Mr. KEYSER. I think our committee recognizes the evils. We may have a different opinion as to the extent of the evil from the opinion expressed by the chairman, and I hope when the chairman takes further evidence he may have cause to modify somewhat his opinion. Senator BLAINE. That will depend upon the evidence, of course. Mr. KEYSER. What I want to say is this, Mr. Chairman. We think the bill we submit will give more effective protection to the public against fraud than the public will be able to secure under the type of legislation.

Now, as I said before, I know nothing specifically about the F. H. Smith Co., and I prefer not to discuss them specifically to-day, but I wish to call attention to the fact that the F. H. Smith Co. sold only a fraction, a very small fraction, of their securities in the District of Columbia. The great bulk of the bonds that were marketed by the F. H. Smith Co. were sold to the public in other jurisdictions.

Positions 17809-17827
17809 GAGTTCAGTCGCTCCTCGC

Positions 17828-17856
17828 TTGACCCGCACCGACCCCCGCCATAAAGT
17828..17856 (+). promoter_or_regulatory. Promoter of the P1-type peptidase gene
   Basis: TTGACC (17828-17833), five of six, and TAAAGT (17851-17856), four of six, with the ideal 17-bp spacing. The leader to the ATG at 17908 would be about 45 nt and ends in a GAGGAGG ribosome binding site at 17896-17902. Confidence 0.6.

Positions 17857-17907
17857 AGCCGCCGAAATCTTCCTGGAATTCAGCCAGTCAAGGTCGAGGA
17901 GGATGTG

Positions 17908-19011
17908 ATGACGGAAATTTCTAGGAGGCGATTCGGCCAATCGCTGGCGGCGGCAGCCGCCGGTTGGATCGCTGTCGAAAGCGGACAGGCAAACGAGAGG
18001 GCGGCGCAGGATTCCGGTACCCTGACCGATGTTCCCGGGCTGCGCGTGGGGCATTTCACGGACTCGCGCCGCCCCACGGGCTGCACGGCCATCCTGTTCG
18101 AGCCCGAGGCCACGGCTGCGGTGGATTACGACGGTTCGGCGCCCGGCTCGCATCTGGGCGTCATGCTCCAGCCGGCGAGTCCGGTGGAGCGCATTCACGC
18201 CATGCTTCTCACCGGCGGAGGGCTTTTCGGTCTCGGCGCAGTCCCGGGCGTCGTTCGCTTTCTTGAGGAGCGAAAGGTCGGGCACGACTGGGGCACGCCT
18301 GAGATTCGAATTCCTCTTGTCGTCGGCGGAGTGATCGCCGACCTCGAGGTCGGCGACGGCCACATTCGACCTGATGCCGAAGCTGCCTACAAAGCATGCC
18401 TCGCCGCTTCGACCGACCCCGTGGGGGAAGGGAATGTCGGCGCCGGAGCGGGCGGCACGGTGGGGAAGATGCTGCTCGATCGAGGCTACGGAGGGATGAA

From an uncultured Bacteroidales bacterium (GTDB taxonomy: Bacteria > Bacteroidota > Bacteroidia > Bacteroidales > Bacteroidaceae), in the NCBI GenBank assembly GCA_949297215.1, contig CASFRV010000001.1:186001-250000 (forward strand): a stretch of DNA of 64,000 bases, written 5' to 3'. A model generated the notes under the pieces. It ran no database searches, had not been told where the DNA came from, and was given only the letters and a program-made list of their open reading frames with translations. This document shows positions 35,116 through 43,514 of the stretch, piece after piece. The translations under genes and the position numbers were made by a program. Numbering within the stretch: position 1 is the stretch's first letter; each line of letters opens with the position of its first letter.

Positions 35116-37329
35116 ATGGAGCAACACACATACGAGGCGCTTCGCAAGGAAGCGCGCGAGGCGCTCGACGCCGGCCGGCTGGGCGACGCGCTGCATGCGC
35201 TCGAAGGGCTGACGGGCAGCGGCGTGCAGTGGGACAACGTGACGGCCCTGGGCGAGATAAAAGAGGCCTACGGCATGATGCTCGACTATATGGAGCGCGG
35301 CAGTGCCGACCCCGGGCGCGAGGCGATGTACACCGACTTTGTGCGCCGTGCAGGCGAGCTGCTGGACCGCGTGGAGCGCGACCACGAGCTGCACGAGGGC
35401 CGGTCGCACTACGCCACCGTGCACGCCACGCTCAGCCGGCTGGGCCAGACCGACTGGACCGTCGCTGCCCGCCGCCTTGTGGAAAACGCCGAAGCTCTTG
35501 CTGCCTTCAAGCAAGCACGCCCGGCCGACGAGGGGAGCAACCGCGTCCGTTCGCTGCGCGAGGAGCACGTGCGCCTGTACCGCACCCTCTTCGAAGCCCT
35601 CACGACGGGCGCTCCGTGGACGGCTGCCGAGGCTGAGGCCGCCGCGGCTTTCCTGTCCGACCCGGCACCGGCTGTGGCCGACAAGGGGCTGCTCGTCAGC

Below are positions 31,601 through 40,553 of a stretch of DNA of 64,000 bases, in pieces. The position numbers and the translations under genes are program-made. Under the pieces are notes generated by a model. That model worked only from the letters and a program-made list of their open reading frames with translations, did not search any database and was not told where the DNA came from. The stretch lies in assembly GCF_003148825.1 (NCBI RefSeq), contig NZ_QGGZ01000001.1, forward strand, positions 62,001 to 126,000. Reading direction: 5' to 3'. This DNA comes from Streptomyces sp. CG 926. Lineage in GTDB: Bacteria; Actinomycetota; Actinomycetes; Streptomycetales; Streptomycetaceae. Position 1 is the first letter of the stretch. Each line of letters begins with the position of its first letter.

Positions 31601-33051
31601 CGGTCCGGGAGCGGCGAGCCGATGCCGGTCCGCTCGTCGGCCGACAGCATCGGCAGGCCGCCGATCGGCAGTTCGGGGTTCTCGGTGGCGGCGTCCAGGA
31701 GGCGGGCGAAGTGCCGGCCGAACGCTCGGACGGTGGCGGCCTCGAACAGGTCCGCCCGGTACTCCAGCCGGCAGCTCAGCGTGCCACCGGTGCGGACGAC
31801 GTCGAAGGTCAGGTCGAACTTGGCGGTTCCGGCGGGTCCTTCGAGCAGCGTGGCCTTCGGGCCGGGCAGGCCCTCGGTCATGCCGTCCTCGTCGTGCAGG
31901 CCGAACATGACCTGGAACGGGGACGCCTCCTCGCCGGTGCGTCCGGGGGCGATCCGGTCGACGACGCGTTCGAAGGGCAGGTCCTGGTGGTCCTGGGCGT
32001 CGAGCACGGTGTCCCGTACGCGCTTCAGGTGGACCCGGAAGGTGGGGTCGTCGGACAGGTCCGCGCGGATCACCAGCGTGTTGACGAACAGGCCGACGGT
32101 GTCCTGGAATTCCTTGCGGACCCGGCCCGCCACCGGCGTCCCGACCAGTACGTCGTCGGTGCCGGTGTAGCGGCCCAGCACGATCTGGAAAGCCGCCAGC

Senator BLAINE. Yes; that was the complaint that Senator Brookhart made; that the District of Columbia was permitting these people to exploit the people all over the United States, so that it became not only a District problem but it became a national problem.

Mr. KEYSER. Well, the State of New York and the State of New Jersey have had a similar provision in their laws for a number of years, and they have not found at all it worked that way. On the contrary, they found it worked in a helpful way, because it did enable the prosecuting officer to make an investigation in questionable cases without exciting premature rumors on the street affecting the good standing of any particular house.